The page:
But working solely on the cartoon has its advantages: Digital Frontier has a chance to flesh out Beck and company in ways the game can't.

"That being said, there are parts of the Mighty No.9 universe that simply can't be explored in the game," he went on. "For instance, what does Beck do outside of his battles? How does he feel about the pressure on him to be the hero? What mistakes has he made as the hero? With this cartoon, we are trying to add to the Mighty No. 9 universe by filling in the parts gamers can't see in the game."

As it stands right now, Mighty No. 9: The Animated Series will not follow the game's plot to a letter: Rather, it will adapt it to incorporate elements that make it comfortable for an episodic show. Some of the main cast's character traits have been "revisited," Osei-Kuffour explained, in order to allow for more interesting, varied stories. The "essence" of each character will be close to that of their game counterpart, but the cartoon gives companions — like Beck's assistant, Call — their own time to shine.

The robotic girl, who has "no emotion at all," will constantly and playfully clash with Beck, who feels human emotions and is very excitable. The cartoon will further explore their relationship, as well as how the pair get along with two other game characters, Dr. White (creator of the Mighty Numbers robots) and Dr. Sanda (the man who runs the company White works for).

Beck is so excitable, in fact, that much of the cartoon will be focused on him learning to manage his emotions and function as a Mighty Number. The initially-reluctant hero doesn't want to save the world and his "human heart" makes him an anxious combatant and a clumsy fighter. This is the Beck that Comcept has created for the game, and the Beck that Digital Frontier is determined to flesh out in all directions with the cartoon. In general, viewers can expect an action-packed show that hopes to glean laughs from both children and adults. It bears Inafune's stamp of approval as well as a ton of wiggle room for players to get to know the characters on a deeper level.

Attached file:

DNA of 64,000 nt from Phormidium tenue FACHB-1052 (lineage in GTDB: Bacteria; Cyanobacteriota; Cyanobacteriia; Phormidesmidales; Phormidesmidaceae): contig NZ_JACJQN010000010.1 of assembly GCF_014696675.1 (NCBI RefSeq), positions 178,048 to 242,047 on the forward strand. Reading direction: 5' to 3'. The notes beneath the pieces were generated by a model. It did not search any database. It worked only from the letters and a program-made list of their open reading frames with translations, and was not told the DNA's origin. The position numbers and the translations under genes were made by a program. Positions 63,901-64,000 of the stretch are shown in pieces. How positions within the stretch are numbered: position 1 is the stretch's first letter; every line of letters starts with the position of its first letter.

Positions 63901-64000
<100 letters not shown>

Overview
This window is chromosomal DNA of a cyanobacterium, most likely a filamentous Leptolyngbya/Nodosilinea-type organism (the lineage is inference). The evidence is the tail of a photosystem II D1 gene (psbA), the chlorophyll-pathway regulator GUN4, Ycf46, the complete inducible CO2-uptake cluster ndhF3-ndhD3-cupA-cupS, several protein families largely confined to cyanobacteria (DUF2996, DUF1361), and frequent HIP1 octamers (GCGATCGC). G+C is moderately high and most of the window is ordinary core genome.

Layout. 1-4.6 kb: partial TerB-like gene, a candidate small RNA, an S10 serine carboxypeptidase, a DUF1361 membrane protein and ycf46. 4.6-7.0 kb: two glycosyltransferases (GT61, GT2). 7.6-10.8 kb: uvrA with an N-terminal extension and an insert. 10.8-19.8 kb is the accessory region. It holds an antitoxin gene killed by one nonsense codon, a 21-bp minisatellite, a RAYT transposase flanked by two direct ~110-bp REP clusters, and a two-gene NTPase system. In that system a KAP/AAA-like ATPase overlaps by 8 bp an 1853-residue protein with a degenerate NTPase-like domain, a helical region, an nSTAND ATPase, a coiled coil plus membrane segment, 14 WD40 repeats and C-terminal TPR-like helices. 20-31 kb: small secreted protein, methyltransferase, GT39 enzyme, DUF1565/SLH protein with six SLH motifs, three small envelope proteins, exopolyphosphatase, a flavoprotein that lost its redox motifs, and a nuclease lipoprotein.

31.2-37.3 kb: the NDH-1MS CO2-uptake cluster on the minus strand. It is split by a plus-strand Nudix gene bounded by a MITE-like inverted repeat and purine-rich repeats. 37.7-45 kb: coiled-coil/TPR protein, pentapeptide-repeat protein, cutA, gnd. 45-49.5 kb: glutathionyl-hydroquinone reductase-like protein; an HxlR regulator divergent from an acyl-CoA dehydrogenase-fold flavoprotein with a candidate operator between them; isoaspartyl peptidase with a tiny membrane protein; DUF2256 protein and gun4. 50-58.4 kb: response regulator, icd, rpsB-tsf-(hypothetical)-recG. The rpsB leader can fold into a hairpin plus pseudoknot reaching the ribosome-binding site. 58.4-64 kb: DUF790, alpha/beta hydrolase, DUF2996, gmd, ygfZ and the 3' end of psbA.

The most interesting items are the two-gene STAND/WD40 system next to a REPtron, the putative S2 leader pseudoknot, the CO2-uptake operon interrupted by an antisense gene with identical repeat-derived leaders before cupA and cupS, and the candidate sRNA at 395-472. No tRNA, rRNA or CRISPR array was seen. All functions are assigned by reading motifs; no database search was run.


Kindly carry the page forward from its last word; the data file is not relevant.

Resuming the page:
This isn't Digital Frontier's first rodeo working with licensed properties, either. The company was responsible for the 2006 live action Death Note movies, as well as animated films Appleseed, Resident Evil: Degeneration and Resident Evil: Damnation, and Tekken: Blood Vengeance. Osei-Kuffour explained that while these were developed predominantly for a Japanese audience, Mighty No. 9 is the company's first major challenge creating something that it hopes will resonate with viewers — especially children — worldwide.

"We're aiming for a show that resonates with people of any country the way a Pixar film does, so that's the main challenge for us with this project," he explained. "We'd love to see Mighty No. 9 enter the hearts of not only fans [ages] 25-34 but also the younger generation as well. That's why we took it on.

"Since Inafune-san is in Japan, why not have a Japanese company take on the cartoon?" he added. "Typically, animation companies in Japan make shows for the domestic market, but with the appeal that Inafune-san has at home and internationally we felt it was a great opportunity for us to aim for a worldwide market."